Mervyn King: More Common Sense

Bank of Finland, Helsinki. 24th May 2013. What have we learned from the crisis?

Mervyn King gave a speech in Helsinki Finland today just before he takes retirement from the Bank of England in which he said that both austerity and growth were at fault of grossly exaggerated statements to purely political ends:  "This debate has been vastly exaggerated by people who want to make political arguments”. He went on to add that it was a time for common sense.

It comes only a few days after the International Monetary Fund urged the UK to concentrate on growth and stop playing about with austerity measures. So, who is right? King v’s Lagarde!

It’s unlikely that the UK Chancellor of the Exchequer, George Osborne would have accepted the advice anyhow from Christine Lagarde. The IMF advised the UK to increase spending, while Osborne is dead set on steering the country through austerity plans and cutting costs. A change of tack was strongly suggested by the IMF. Now it seems as if Mervyn King is criticizing both the IMF and George Osborne. Neither austerity nor growth measures are doing any good according to King.

It would seem however, that Mervyn King has forgotten the common sense that was failing only a few months ago when he pushed for more money to be printed to inject that into the UK economy. Not so long ago in February, he wanted to pump some £25 billion into the British economy through quantitative easing methods. The struggling UK economy suffered from a considerable hammering yet again when the pound took a plummet after that announcement.  The February split at the BoE brought about a severe blow to the pound on international currency markets back then. It lost 1% against the euro then and 1.5 cents against the dollar. Was that common sense? One might well ask. What is it we say about living in glass houses and throwing stones?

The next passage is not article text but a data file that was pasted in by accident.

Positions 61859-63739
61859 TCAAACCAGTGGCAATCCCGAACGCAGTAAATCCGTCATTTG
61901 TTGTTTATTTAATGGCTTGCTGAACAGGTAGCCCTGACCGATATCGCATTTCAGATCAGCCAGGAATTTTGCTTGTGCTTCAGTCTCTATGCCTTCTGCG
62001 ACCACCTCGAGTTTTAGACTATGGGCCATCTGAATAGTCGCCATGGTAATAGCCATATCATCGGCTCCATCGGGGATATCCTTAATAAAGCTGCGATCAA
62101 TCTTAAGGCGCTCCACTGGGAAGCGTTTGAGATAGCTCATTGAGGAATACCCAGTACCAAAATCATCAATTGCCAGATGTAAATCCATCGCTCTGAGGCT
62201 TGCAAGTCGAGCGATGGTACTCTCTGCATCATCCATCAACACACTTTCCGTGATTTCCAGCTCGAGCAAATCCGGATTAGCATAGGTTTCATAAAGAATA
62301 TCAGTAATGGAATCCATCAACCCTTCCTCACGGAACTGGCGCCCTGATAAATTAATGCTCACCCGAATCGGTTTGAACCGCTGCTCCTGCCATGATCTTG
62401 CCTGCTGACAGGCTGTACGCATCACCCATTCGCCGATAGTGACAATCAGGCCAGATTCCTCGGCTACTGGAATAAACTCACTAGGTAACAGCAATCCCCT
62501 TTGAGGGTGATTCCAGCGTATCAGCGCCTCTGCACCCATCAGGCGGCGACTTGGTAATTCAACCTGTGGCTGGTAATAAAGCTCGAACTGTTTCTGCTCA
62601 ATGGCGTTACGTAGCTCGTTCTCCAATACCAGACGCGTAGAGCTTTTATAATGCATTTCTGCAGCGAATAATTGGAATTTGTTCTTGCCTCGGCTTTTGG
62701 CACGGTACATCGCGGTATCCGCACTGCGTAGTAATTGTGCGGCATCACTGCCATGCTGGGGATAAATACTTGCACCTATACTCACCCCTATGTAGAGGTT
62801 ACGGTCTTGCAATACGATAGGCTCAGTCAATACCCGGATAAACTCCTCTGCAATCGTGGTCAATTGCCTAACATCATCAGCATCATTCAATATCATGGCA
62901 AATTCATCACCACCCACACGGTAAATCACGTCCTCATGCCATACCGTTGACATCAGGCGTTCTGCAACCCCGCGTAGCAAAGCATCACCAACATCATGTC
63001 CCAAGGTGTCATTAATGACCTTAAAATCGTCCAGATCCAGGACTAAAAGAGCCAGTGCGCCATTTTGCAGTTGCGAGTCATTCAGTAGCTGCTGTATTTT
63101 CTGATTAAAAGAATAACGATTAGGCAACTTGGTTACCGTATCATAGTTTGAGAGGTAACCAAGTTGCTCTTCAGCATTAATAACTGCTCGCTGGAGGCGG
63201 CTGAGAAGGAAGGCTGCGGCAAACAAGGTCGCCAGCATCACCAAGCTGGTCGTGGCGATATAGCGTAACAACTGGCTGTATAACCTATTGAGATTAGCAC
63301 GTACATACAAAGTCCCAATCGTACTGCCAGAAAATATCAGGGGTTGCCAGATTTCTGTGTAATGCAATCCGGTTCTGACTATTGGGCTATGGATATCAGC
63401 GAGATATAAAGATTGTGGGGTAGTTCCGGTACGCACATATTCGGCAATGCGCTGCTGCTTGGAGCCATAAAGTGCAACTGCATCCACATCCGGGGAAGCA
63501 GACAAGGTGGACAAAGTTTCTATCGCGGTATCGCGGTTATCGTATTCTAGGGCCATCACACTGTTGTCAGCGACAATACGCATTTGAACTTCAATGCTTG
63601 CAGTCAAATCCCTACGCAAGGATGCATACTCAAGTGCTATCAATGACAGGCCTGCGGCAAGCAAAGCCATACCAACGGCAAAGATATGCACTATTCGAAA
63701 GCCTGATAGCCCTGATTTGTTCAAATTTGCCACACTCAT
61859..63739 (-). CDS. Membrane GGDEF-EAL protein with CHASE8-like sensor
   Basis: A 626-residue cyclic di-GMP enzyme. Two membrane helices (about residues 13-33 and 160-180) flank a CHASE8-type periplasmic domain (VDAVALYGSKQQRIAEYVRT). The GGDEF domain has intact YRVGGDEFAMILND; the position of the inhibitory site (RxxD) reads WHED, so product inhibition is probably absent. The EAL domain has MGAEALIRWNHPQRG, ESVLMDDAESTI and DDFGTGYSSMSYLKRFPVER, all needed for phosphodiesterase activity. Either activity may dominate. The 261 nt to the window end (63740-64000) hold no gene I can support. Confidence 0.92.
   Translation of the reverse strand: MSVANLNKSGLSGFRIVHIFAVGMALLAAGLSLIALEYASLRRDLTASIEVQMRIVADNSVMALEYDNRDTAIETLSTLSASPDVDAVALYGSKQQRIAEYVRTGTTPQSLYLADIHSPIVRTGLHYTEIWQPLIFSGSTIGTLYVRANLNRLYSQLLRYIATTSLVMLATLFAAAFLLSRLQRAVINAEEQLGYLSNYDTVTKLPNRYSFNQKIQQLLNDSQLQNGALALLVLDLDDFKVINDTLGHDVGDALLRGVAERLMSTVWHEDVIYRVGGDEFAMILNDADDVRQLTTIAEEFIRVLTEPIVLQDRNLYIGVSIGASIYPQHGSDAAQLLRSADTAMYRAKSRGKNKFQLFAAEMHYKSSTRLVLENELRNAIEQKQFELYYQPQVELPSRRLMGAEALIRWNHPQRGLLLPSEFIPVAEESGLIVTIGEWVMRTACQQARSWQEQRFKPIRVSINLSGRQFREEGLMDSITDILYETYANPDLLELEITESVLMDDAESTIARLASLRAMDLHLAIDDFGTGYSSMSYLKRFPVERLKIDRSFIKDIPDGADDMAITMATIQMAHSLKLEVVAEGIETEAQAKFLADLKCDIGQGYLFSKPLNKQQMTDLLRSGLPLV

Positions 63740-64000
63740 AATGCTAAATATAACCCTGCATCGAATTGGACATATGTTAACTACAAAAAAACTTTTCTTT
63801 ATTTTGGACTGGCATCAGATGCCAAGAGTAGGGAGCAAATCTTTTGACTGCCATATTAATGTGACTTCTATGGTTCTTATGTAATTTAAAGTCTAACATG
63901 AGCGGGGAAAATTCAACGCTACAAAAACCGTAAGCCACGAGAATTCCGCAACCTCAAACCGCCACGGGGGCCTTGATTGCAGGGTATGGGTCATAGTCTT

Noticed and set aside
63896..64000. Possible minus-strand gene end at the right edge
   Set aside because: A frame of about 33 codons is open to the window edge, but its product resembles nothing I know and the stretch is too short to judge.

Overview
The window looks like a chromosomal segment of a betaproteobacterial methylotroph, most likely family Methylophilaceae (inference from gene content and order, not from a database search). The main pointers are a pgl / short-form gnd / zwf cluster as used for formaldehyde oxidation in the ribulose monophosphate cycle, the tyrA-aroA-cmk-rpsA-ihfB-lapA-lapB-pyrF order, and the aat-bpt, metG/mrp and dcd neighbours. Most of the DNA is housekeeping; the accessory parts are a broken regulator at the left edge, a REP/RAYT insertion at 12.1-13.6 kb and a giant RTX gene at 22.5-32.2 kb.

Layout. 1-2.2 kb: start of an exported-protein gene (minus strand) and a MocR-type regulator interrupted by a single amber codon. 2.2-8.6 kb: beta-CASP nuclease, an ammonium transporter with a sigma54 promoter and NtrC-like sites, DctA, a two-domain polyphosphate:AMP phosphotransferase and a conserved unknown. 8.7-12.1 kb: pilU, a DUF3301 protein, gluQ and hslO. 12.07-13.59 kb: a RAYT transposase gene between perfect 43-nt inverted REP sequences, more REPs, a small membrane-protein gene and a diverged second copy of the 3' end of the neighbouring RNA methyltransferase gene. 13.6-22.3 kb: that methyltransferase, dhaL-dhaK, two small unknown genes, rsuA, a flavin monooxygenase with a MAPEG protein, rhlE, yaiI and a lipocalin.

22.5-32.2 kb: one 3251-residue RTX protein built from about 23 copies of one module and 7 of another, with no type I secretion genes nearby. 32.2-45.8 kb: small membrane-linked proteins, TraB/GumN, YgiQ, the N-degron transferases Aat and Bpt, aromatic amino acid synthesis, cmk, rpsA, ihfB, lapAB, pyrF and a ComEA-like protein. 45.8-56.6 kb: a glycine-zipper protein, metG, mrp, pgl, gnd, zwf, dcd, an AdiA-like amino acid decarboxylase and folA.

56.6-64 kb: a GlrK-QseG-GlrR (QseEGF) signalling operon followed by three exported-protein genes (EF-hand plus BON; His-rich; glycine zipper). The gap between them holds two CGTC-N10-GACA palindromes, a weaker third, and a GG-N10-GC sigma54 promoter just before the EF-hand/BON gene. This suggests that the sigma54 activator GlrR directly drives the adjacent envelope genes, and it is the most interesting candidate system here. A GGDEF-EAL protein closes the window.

But, King is not all wrong. Of course, talk of austerity and growth are politically-loaded. Of course, they have a political backdrop. Politics and economics are so intrinsically linked that you can’t separate one from the other. But, if politicians were advocates of common sense, then we would have heard about that before, surely. It’s amazing that when people are in positions of power, they believe that they are acting in the interest of the nation and the people in society. When they step down from that position, when they become citizens once again, when they return at (relative) anonymity, they suddenly become lucidly clairvoyant. Common sense, isn’t it?

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